Secretary of State Antony Blinken landed in Afghanistan on Thursday for a surprise visit less than 24 hours after President Joe Biden announced the full withdrawal of U.S. forces from the country by Sept. 11.
While in Kabul, Blinken met with Afghan President Ashraf Ghani and Abdullah Abdullah, chairman of the country's High Council for National Reconciliation, as well as prominent members of Afghan society.
"I wanted to demonstrate with my visit the ongoing commitment of the United States to the Islamic Republic and the people of Afghanistan," Blinken said as he met Ghani in Kabul. "The partnership is changing, but the partnership is enduring."
Blinken also met with American soldiers and paid tribute to their sacrifice.
Around 2,300 U.S. troops have lost their lives and more than 20,000 have been wounded since the U.S. toppled the ruling Taliban in 2001 after it refused to hand over Osama bin Laden, the leader of Al Qaeda and the architect of the terror attacks of Sept. 11, 2001. More than 100,000 Afghan civilians have also been killed or injured since 2009, when the United Nations began systematically documenting the impact of the war on civilians.
Ghani said Thursday that he respects the U.S. decision to withdraw and expressed gratitude for the sacrifice U.S. forces had made fighting "shoulder to shoulder" with Afghan troops.
U.S. efforts to reassure the Afghan leadership in the wake of the announcement were "heartening to us," he said, "as is your visit today."
Blinken and Ghani "discussed our shared investment in Afghanistan and the importance of preserving the gains of the last 20 years, especially in building a strong civil society and protecting the rights of women and girls," State Department spokesperson Ned Price said.
Blinken said that America had "succeeded" in achieving the objective it set out nearly 20 years ago — Al Qaeda had been significantly degraded and bin Laden "brought to justice."
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Still, some observers and critics say the withdrawal not only imperils U.S. counterterrorism efforts, but that it also endangers Afghanistan's fragile democracy and the gains made by women and ethnic and religious minorities.
On Wednesday, CIA director William Burns told the Senate Intelligence Committee that "when the time comes for the U.S. military to withdraw, the U.S. government’s ability to collect and act on threats will diminish. That’s simply a fact."
Naheed Farid, a member of Afghanistan's parliament, told reporters she was "very pessimistic" about the future of her country. Farid was among half a dozen prominent Afghans, mainly women, who met Blinken at the U.S. Embassy on Thursday.
Under the Taliban, women's and girls' lives were strictly controlled. Many were not allowed to work outside the home, appear in public without an all-encompassing body covering, and a male escort. Many minority communities also suffered at the hands of the Taliban, which espouses a strict and austere version of Islam.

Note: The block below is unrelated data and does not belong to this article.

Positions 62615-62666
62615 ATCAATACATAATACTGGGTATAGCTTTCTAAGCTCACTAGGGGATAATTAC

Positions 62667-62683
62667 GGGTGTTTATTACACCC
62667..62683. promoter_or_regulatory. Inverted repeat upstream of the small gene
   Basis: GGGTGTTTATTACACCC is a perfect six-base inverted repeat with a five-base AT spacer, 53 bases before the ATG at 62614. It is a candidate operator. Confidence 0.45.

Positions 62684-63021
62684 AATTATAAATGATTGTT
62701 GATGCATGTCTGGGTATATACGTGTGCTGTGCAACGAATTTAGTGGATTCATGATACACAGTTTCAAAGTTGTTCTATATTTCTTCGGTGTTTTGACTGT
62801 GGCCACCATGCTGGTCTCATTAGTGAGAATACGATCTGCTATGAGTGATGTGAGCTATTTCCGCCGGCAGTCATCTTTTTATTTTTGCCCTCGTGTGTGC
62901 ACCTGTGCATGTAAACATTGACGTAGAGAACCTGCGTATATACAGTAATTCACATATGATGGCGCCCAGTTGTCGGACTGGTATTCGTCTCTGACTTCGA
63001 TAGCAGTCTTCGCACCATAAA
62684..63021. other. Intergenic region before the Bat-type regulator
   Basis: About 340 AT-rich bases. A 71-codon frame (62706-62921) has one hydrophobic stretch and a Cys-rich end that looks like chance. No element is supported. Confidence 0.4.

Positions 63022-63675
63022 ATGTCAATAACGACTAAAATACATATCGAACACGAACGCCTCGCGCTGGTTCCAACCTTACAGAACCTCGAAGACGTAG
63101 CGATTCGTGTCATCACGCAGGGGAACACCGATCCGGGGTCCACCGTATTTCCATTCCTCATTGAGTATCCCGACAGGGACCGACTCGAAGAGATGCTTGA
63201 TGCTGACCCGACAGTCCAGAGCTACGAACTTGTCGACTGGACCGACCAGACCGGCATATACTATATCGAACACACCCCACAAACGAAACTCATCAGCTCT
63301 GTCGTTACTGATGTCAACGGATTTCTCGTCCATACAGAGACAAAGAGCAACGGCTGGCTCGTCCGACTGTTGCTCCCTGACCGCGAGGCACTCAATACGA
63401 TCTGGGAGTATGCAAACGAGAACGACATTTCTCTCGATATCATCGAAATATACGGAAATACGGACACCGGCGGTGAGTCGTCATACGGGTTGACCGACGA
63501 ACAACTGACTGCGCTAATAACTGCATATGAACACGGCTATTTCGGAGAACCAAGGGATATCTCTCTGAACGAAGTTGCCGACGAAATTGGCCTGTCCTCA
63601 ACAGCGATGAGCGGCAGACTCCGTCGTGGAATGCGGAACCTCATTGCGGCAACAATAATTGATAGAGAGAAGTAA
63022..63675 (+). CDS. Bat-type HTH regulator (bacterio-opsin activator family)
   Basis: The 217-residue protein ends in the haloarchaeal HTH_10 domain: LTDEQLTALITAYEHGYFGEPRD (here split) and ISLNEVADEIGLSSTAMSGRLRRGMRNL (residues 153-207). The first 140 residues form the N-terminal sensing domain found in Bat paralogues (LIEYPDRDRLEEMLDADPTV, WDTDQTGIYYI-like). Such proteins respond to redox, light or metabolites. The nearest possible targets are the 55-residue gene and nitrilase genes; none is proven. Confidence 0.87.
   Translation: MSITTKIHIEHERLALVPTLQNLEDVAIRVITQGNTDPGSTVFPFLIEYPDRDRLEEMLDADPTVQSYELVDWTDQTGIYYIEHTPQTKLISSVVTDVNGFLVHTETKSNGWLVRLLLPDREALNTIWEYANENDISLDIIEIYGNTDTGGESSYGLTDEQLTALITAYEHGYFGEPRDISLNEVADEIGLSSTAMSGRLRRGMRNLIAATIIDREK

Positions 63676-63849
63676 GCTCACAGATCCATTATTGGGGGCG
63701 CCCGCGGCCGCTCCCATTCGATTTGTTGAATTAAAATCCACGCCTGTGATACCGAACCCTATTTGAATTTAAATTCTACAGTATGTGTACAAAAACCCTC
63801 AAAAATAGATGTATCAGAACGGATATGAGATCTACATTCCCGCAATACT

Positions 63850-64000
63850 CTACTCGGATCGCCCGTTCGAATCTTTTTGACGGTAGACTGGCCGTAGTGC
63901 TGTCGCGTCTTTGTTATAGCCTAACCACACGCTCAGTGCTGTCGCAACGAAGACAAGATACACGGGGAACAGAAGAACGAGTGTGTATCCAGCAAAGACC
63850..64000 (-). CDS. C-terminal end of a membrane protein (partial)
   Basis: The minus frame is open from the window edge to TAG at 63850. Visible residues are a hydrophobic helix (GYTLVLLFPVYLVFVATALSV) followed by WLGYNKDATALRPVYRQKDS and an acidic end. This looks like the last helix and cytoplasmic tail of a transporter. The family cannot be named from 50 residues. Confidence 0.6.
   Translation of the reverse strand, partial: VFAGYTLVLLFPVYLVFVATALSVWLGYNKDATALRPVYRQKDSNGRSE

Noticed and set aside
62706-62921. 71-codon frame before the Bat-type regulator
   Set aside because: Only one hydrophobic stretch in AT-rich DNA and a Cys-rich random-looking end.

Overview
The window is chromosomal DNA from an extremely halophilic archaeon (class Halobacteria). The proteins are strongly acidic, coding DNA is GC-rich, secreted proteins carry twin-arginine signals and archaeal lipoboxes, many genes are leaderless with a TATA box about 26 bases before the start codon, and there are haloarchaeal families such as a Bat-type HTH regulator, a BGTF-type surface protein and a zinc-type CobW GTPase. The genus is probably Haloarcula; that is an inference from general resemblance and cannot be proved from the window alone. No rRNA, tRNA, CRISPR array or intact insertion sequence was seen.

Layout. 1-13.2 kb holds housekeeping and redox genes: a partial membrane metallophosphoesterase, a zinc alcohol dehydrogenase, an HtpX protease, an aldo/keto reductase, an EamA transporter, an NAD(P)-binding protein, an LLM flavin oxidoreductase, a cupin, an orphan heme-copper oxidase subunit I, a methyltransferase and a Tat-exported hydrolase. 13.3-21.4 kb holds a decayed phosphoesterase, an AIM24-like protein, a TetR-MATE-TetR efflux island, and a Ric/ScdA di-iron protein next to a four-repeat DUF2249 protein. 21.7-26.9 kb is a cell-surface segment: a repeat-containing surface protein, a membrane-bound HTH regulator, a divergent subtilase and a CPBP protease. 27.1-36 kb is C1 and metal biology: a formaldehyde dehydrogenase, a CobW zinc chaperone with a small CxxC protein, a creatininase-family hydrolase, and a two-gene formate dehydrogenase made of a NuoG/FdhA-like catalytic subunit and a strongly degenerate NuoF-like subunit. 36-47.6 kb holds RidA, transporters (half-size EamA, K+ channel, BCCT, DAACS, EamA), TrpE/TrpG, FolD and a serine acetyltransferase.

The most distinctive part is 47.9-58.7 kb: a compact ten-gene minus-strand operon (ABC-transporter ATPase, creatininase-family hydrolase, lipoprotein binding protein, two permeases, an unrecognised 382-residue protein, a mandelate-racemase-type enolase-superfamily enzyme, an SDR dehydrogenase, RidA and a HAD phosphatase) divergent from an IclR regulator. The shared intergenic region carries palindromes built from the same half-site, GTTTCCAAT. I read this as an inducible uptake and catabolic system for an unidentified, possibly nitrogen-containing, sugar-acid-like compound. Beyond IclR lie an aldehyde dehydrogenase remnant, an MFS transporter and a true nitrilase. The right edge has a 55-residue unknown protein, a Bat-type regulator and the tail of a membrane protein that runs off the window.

Mir Rahman Rahmani, speaker of the Afghan Parliament, expressed concern about the withdrawal. He said that while the country's people want to see foreign forces leave, “the conditions are not met for that to happen yet.”
"It is possible that Afghanistan turns into another civil war or becomes a haven for international terrorist organizations," he warned in a speech.
The Taliban also said they were unhappy with Biden's decision. In a statement Thursday, the group said the withdrawal delay was a "clear violation" of a deal they reached with the U.S. last year.
"As the agreement is being breached by America, it in principle opens the way," it said, for the group "to take every necessary countermeasure."
Under former President Donald Trump, the U.S. agreed that foreign troops would leave Afghanistan by May 1 in exchange for the Taliban's commitment to both disavow Al Qaeda and other terrorist groups, as well as enter into peace talks with an Afghan delegation.
As part of the agreement signed last year, the militants committed to a reduction in violence. But fighting has continued despite the ongoing talks, and civilian casualties and political assassinations have surged.
Intra-Afghan negotiations have continued for months in Doha, Qatar. Turkey announced earlier this week that representatives of both the Afghan government and the insurgent group would meet in Istanbul later this month to accelerate the discussions.
Biden announced Wednesday that all U.S. troops would withdraw from Afghanistan in time for the 20th anniversary of the 9/11 terrorist attacks. He said that the U.S. will continue to provide assistance to Afghan forces, and diplomatic and humanitarian work in the country.
Blinken acknowledged Thursday that the U.S. was waiting on a "definitive" response from the militants about their participation in the Istanbul talks. He also warned the militants that they had a choice to make if they wanted international recognition.
Before arriving in Kabul, Blinken and Secretary of Defense Lloyd Austin met with NATO officials in Brussels, with NATO Secretary-General Jens Stoltenberg confirming the alliance would also be withdrawing.
NATO currently has around 10,000 troops in Afghanistan, more than 7,000 of whom are non-U.S. forces.